About the DCI

The Distressed Communities Index (DCI) brings attention to the deep disparities in economic well-being that separate U.S. communities. The latest Census data is used to sort zip codes, counties, and congressional districts into five quintiles of well-being: prosperous, comfortable, mid-tier, at risk, and distressed. The index allows us to explore disparities within and across cities and states, as well.

The seven components of the index are:

  1. No high school diploma: Share of the 25 and older population without a high school diploma or equivalent.
  2. Housing vacancy rate: Share of habitable housing that is unoccupied, excluding properties that are for seasonal, recreational, or occasional use.
  3. Adults not working: Share of the prime-age (25-54) population that is not currently employed.
  4. Poverty rate: Share of the population below the poverty line.
  5. Median income ratio: Median household income as a share of metro area median household income (or state, for non-metro areas and all congressional districts).
  6. Changes in employment: Percent change in the number of jobs over the past five years.
  7. Changes in establishments: Percent change in the number of business establishments over the past five years.

Data sources

The primary data source for the DCI is the U.S. Census Bureau’s American Community Survey (ACS) 5-Year Estimates. These ACS estimates are multiyear averages that provide the most statistically reliable data for smaller geographic units, such as zip codes and less populated counties. Census Business Patterns data is used to calculate employment and establishment growth.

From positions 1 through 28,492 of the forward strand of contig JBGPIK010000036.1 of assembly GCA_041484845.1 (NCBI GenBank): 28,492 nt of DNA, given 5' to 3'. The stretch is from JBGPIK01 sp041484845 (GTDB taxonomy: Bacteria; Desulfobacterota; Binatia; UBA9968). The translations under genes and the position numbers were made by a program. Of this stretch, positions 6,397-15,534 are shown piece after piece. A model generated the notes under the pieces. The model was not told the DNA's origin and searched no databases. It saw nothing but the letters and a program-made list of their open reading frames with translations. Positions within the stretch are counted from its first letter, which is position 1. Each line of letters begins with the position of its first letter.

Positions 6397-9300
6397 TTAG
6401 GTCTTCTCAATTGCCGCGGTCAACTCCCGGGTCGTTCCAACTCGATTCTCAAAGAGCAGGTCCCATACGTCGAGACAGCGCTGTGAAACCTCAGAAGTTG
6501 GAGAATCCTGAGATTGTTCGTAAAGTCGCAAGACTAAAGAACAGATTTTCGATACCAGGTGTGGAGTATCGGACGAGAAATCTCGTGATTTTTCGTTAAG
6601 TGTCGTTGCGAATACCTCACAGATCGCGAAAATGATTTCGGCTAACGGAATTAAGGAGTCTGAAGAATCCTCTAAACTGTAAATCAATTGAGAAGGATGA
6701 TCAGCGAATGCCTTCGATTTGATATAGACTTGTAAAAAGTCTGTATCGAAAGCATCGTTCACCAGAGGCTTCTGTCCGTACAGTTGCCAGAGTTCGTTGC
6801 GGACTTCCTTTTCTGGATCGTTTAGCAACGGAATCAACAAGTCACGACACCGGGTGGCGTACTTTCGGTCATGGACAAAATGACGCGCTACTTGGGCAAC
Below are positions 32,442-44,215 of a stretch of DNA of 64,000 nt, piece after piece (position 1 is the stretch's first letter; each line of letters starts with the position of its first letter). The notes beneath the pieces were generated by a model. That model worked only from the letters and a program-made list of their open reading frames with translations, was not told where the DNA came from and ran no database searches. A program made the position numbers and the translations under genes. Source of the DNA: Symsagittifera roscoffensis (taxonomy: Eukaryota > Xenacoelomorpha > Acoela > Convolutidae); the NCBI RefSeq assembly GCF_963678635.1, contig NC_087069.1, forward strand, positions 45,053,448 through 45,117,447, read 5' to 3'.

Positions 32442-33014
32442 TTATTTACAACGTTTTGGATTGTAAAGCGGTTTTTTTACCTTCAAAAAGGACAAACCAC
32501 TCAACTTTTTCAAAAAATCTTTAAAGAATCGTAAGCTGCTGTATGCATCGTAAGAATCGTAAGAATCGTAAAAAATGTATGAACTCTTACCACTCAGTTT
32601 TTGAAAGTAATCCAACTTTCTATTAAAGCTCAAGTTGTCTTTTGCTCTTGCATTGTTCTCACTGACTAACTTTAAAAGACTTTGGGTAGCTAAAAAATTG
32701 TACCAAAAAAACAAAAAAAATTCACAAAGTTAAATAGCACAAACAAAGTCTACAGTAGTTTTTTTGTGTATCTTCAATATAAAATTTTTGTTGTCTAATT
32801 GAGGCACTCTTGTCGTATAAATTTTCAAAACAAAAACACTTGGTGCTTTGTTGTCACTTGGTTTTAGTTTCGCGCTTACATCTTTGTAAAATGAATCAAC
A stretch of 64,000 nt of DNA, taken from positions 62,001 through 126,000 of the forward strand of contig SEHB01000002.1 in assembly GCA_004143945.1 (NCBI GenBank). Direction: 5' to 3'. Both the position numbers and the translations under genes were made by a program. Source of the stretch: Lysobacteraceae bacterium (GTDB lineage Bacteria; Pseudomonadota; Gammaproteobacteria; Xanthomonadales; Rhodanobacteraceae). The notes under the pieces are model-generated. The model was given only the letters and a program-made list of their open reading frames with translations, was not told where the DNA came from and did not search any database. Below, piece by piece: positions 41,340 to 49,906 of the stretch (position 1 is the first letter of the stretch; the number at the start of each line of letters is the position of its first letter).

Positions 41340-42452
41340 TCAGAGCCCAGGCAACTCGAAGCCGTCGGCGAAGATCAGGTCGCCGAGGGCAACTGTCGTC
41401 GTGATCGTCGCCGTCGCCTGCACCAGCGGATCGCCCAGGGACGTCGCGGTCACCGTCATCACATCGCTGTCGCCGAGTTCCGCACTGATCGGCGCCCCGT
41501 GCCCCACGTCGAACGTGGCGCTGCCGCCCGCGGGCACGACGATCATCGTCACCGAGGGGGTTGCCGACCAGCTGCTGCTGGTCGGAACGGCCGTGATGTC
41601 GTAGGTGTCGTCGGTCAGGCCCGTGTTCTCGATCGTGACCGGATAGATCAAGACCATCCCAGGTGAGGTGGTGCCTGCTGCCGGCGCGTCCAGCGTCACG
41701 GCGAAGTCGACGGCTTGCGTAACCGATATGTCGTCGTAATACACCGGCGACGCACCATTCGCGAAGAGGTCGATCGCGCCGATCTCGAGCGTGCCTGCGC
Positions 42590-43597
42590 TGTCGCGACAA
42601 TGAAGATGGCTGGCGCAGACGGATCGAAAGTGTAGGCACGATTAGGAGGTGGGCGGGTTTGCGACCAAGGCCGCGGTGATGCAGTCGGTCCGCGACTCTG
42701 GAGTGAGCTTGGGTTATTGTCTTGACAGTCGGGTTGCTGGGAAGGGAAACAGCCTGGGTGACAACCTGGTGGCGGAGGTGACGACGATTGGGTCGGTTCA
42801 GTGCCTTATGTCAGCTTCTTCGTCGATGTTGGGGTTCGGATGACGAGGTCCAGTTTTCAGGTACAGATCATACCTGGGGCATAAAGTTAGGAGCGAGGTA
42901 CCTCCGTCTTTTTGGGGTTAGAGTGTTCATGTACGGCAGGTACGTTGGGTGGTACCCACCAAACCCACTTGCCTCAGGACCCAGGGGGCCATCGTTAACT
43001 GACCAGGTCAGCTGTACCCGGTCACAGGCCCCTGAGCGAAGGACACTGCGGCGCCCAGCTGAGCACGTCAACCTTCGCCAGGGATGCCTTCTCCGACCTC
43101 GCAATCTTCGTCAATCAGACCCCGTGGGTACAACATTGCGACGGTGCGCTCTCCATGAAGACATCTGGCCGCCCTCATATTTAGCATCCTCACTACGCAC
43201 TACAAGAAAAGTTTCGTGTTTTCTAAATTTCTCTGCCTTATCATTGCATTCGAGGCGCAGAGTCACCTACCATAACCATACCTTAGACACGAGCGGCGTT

Creating the index

Each zip code’s rank is averaged and weighted equally across all seven component metrics to create a preliminary score, which is then normalized into a final Distress Score ranging from approaching 0 (most prosperous) to 100 (most distressed). These scores are equivalent to percentiles. Communities are then sorted into five quintiles based on their score: prosperous, comfortable, mid-tier, at risk, and distressed. The same method is used to calculate scores for counties and congressional districts.

In all, the zip code-level DCI captures 99 percent of the U.S. population and around 26,000 zip codes with at least 500 residents (excluding those living in group quarters). The DCI is not calculated for Puerto Rico or the territories due to missing data.

Technical note on zip codes and ZCTAs

Zip codes provide a meaningful scale of analysis by often aligning with geographies of local life and capturing multiple neighborhoods and a mix of use cases (residential, commercial, and industrial) on the ground, but they are not exact representations of geographic areas or communities. They are defined by the U.S. Postal Service for deliveries, not by the U.S. Census Bureau for statistical purposes. Zip code boundaries can and do change over time for non-economic reasons. Reflecting their utility for sub-county economic and demographic analysis, however, the U.S. Census Bureau creates its own approximations of zip codes, called ZIP Code Tabulation Areas (ZCTAs), from census blocks once after each Decennial Census.

The DCI combines zip code-based data (Business Patterns) with ZCTA-based data (ACS) using matching codes, but the boundaries of zip codes and ZCTAs may be different and can change over time. Therefore, it is important to understand that zip code-level findings in the DCI represent general trends for an approximate area.

Missing data

In instances where the establishment or employment estimates from Business Patterns were absent or suppressed by the Census Bureau to preserve privacy, the DCI defaulted to the next-highest level geography to produce a growth estimate that could enter into the index. For example, if employment levels in a zip code were suppressed, it would be assigned its county’s employment growth rate. For a few zip codes lacking income data, county-level median household income ratios were used to determine their DCI scores.